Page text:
Sunday, March 8, 2009

10 ways to save on wine; restaurants deplete wine inventories

A piece from the WSJ on ordering wine in a recession:
  1. Skip wine by the glass. Restaurateurs like to make enough on a single glass to pay for a whole bottle, which is great for them but not so great for you. And it wouldn't be so bad except that so many wines by the glass are poured from bottles that have been open for too long and mistreated after opening.
  2. RW: This is interesting. Check the vintage closely. Most wines are meant to drink young and fresh and many restaurants, especially informal restaurants, don't keep their wines in perfect conditions. Our guess is that many restaurants these days, facing slumping demand, are in no hurry to replenish their inventory of wines with more recent vintages. That means wines that should have been drunk a while back are still being served.
  3. Bypass the second-cheapest wine on the list. The least expensive is actually a pretty good deal at many places.
  4. Scope out the owner's passion for value. If there are, say, a dozen wines from South Africa on the list and no more than a handful from anywhere else, chances are the owner knows and cares about South African wine -- and therefore is more likely to know good values from there. While we are big fans of Chilean wines for their taste and value, we have seen far too many lists recently with just one Chilean wine on the list and it's usually inexpensive. It's clearly there as a "value wine," but our guess is that the owner doesn't know anything about Chilean wine and therefore honestly has no idea if this particular wine is a good value or not.
  5. Avoid the Chardonnay tax. Chardonnay is America's favorite wine. Just about everybody loves it and feels comfortable with it, which is why the Chardonnays on so many lists are grossly overpriced compared to other wines.
  6. Never order Santa Margherita Pinot Grigio.
  7. Don't ignore house wines, by the bottle or in carafes. People who travel around the world often tell us they wish more American restaurants offered the simple, inexpensive and delightful wines that seem ubiquitous in Europe and elsewhere. We agree.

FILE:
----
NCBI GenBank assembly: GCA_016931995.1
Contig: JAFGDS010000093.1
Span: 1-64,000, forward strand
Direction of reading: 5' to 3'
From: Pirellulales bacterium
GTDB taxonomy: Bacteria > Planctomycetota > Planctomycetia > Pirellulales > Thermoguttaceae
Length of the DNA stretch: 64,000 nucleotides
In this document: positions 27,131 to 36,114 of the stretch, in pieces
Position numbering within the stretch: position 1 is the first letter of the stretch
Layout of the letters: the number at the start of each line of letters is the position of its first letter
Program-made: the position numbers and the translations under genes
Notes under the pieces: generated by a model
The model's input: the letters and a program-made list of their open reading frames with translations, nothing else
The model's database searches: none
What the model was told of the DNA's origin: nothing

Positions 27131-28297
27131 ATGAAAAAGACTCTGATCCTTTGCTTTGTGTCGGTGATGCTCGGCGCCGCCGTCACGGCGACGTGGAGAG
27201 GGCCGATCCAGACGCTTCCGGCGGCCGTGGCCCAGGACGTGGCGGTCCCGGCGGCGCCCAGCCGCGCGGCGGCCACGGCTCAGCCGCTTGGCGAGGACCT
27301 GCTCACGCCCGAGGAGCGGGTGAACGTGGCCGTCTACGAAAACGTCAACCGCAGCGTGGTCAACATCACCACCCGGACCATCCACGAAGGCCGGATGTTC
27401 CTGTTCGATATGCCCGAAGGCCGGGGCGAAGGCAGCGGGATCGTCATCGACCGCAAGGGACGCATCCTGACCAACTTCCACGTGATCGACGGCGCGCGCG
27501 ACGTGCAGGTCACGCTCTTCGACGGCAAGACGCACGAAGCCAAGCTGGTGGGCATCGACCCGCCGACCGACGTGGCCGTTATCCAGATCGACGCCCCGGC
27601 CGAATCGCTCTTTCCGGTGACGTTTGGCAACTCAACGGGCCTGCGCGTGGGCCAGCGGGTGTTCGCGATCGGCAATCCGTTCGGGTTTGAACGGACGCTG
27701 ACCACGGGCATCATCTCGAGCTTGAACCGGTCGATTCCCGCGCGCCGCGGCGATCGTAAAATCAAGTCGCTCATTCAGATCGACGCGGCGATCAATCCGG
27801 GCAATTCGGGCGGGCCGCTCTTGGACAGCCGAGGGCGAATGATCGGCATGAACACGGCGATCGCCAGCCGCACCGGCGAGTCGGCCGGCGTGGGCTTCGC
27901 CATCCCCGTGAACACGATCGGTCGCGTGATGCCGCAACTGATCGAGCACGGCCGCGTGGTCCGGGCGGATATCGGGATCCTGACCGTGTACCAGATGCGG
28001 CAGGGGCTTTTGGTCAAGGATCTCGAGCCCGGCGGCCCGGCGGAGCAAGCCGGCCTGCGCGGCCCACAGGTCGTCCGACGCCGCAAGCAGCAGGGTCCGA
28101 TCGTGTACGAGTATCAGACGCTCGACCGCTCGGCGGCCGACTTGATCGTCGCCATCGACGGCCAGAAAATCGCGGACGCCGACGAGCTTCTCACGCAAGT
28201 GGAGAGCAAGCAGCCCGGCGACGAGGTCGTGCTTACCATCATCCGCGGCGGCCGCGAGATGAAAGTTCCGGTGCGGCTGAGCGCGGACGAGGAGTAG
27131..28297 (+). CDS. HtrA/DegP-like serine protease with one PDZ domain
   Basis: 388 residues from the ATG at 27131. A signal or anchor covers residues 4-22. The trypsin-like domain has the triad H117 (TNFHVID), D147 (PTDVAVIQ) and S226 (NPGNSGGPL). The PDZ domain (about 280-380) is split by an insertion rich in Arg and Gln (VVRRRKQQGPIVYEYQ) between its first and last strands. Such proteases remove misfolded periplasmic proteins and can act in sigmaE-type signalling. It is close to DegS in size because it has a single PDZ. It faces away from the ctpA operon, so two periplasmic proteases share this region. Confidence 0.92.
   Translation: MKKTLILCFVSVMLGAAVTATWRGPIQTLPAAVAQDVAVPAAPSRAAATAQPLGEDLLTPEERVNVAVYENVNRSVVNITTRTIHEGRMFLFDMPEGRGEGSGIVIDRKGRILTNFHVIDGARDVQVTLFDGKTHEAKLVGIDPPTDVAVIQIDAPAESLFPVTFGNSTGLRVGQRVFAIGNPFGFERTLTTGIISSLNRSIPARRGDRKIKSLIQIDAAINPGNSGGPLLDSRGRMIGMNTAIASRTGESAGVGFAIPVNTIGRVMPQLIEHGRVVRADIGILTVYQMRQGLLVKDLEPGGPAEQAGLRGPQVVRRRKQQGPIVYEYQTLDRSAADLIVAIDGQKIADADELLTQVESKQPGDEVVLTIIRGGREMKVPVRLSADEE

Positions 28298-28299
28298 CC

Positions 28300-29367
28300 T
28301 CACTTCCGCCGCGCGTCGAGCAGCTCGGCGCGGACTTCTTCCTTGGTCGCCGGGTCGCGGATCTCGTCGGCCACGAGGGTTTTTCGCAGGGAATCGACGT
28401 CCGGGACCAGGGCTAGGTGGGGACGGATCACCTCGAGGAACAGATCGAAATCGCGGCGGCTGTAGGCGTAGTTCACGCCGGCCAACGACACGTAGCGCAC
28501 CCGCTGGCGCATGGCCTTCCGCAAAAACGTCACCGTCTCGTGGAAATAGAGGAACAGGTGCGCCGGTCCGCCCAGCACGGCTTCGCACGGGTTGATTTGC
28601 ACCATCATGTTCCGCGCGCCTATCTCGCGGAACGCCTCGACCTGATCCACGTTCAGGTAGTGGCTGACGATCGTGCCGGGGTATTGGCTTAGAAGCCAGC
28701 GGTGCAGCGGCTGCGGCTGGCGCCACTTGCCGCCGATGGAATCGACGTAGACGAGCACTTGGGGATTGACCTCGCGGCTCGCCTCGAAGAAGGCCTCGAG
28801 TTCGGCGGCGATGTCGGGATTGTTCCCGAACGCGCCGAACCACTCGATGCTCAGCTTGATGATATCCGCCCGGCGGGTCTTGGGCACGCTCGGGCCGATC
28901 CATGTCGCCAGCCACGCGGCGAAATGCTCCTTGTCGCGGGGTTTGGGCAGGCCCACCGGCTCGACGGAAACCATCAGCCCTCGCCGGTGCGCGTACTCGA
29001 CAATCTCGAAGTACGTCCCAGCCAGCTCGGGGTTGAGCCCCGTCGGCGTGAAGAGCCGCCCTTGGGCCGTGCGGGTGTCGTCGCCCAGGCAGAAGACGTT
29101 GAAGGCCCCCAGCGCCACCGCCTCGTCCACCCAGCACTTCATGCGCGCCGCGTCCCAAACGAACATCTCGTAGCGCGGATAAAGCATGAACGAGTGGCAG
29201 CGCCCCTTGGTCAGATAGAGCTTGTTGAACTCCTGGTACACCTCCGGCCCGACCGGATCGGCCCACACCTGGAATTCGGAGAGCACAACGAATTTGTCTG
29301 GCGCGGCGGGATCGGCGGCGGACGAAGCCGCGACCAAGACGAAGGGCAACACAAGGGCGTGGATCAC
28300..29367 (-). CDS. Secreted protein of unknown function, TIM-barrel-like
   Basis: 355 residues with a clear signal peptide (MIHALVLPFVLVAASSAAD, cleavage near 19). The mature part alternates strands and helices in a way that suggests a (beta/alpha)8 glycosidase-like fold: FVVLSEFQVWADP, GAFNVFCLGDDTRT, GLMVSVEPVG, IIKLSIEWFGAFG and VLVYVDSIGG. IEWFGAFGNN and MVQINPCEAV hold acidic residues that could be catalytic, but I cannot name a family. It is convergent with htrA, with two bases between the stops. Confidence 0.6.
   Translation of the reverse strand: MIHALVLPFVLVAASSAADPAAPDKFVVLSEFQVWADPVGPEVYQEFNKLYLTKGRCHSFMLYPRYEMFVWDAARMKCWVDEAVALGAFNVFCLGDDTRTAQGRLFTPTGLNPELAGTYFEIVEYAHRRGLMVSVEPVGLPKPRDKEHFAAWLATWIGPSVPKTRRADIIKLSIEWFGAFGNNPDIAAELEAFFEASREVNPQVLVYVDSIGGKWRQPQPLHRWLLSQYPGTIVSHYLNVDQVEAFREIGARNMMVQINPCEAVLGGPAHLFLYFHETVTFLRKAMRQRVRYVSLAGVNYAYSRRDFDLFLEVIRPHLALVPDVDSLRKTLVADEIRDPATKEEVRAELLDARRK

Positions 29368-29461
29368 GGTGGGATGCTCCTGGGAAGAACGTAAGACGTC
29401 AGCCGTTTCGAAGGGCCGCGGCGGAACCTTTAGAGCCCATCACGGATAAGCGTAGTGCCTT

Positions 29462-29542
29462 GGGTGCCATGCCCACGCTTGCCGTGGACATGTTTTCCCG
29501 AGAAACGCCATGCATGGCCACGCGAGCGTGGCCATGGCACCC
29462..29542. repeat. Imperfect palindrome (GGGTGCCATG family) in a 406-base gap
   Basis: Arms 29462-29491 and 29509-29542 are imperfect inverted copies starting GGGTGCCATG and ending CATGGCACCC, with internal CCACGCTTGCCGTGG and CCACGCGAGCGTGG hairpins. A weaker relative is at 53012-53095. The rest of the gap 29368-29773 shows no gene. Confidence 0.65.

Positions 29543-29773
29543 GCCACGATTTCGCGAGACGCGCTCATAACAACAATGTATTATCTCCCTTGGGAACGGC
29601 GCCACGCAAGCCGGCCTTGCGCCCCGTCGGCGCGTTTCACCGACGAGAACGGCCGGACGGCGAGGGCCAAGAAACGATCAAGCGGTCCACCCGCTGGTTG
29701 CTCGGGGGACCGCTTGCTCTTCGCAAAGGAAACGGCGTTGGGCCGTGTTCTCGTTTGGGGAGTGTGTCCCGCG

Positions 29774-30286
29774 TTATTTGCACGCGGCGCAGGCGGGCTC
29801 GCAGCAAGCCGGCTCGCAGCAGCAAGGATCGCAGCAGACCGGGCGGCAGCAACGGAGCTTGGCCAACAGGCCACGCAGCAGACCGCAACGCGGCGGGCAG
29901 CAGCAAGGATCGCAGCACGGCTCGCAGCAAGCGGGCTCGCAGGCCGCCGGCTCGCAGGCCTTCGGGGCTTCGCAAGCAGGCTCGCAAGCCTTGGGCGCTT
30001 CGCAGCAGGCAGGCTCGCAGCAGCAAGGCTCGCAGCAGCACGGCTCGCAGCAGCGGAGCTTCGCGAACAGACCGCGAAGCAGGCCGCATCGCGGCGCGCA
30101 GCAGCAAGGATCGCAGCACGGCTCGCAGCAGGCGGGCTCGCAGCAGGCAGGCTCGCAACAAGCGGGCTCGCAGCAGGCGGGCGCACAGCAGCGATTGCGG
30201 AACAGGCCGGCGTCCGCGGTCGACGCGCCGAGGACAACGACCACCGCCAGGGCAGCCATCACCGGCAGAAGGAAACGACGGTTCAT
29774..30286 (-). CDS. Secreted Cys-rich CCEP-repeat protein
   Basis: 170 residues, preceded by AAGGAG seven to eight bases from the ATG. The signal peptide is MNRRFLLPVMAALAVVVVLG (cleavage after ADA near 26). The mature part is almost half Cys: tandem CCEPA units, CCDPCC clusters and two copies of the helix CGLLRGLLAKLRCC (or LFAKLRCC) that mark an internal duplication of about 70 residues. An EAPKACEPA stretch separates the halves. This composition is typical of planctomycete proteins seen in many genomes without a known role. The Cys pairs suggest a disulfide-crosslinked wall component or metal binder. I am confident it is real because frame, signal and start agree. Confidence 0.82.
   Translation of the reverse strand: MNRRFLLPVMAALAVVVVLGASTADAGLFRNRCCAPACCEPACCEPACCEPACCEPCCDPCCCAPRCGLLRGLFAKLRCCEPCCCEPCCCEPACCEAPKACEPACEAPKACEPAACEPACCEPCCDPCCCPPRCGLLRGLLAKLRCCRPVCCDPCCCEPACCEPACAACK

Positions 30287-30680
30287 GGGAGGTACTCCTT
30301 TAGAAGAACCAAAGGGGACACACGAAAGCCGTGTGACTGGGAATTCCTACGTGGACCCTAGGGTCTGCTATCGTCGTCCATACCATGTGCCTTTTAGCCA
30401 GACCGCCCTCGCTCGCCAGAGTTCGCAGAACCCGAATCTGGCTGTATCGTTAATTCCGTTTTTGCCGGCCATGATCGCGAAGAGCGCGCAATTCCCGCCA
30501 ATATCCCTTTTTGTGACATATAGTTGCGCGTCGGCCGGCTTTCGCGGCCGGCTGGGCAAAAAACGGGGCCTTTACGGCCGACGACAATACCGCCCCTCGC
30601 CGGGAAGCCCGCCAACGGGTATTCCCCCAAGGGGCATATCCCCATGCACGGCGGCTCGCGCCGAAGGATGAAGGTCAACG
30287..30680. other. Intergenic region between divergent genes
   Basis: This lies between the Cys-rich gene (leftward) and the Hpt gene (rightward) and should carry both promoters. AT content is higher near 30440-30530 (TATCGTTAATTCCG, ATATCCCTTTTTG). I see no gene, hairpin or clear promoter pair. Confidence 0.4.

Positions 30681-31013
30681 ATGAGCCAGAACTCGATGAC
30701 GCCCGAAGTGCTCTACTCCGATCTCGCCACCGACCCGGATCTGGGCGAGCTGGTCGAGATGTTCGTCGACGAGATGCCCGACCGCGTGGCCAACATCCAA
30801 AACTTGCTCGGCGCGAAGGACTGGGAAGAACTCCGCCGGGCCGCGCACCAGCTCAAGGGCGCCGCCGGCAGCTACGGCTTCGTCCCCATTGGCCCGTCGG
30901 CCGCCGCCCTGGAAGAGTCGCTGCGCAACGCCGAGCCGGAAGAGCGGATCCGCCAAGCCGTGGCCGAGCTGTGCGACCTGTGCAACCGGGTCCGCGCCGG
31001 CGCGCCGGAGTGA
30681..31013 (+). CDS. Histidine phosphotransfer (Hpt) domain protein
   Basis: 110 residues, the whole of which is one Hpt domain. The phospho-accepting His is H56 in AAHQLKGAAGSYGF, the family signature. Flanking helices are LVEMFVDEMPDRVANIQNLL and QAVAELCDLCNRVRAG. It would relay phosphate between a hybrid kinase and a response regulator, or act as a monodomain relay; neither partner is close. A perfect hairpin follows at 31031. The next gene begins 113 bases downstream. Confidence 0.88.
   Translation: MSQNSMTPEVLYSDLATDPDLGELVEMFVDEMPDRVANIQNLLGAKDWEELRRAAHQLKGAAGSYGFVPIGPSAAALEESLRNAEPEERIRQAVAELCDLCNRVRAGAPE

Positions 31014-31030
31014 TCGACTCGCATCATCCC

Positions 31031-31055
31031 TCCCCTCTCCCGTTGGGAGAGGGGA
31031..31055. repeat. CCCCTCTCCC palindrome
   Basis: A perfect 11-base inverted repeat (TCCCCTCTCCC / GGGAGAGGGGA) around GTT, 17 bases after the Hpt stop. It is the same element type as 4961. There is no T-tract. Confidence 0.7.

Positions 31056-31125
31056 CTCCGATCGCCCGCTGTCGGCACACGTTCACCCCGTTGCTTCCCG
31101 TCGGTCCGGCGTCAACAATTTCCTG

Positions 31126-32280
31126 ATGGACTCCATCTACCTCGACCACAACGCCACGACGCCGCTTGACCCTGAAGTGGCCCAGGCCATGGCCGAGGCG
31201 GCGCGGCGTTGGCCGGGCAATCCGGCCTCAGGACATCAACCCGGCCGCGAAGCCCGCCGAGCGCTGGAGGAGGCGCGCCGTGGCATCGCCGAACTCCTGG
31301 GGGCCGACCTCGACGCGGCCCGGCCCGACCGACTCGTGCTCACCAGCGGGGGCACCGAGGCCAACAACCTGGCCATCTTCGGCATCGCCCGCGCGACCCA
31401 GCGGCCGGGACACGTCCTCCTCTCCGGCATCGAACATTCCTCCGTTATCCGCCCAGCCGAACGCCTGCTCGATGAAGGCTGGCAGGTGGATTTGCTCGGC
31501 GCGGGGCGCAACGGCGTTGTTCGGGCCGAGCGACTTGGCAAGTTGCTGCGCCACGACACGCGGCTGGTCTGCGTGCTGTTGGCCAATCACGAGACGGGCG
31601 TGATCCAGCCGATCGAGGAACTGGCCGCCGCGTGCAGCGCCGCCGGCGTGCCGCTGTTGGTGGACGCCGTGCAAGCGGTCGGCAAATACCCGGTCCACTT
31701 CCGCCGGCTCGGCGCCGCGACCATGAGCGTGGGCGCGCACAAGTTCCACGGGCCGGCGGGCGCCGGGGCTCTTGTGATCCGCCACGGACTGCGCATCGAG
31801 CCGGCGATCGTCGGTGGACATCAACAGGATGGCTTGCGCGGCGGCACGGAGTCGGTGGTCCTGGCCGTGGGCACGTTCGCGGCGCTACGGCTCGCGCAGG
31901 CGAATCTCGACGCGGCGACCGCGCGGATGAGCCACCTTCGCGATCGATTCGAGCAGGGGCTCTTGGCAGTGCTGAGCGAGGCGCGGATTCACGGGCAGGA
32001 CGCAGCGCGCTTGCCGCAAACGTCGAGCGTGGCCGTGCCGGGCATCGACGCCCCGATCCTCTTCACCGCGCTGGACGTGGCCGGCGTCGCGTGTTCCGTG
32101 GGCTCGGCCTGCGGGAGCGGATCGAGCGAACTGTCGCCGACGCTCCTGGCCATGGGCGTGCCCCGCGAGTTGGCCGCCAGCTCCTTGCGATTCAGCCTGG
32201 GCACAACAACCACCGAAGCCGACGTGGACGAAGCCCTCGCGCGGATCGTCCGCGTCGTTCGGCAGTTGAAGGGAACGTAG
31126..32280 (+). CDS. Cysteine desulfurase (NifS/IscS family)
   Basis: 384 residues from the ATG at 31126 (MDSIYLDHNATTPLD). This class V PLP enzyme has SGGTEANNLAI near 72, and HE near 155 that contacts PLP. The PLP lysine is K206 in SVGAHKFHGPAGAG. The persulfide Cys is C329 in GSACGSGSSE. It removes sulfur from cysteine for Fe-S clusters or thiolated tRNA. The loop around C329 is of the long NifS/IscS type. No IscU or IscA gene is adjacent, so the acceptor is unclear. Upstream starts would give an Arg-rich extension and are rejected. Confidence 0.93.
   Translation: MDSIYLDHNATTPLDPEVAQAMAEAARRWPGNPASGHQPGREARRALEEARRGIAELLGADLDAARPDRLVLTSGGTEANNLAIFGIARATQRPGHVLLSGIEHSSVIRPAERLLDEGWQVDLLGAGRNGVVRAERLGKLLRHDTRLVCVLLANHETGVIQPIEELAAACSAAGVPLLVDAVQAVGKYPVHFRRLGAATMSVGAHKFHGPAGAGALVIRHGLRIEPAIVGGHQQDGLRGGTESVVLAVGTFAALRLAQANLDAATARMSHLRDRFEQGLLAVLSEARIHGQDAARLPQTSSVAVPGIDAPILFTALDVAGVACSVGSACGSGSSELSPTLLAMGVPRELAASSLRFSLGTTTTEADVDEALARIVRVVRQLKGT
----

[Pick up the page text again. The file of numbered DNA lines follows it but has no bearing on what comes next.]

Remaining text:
8. Look for half-price deals. If you missed the Wine Events recently listing a few of the restaurants offering, say, 50% off every bottle on Mondays, drop us a note and we'll send it along. But that listing was just the tip of the iceberg. This trend is sweeping the nation.
Read the rest of the article here. I found number 2. (above) particularly interesting, since restaurants drawing on their current inventory of wine is a microcosm of firm spending at the aggregate level.

Businesses all over are slashing new orders and drawing on existing inventories. Inventory to sales ratios continue to climb, indicating that businesses overshot their build of inventories; they face worse-than-expected sales, and production has likely not fallen enough to meet demand. Firms are likely to draw down inventories in coming quarter(s), and GDP will fall accordingly.

Rebecca Wilder


  1. ...which says what for all those wineries that popped up all over the US in the last 5 years? And, water to irrigate is being cut by California in places where these are.

  2. #6 made me laugh. Without reading the WSJ article, I didn't know there was any more explanation than what you provided, haha. I hear you though, Santa Margherita is over-priced in wine shops as is, let alone at restaurants. I really never order vino when dining out for a. the price, and b. explanation number one.

    Way to tie in the economic ramifications at the end haha...the trick is to write about stuff your actually interested in -- then throw a little economics in at the end.

    Well done,


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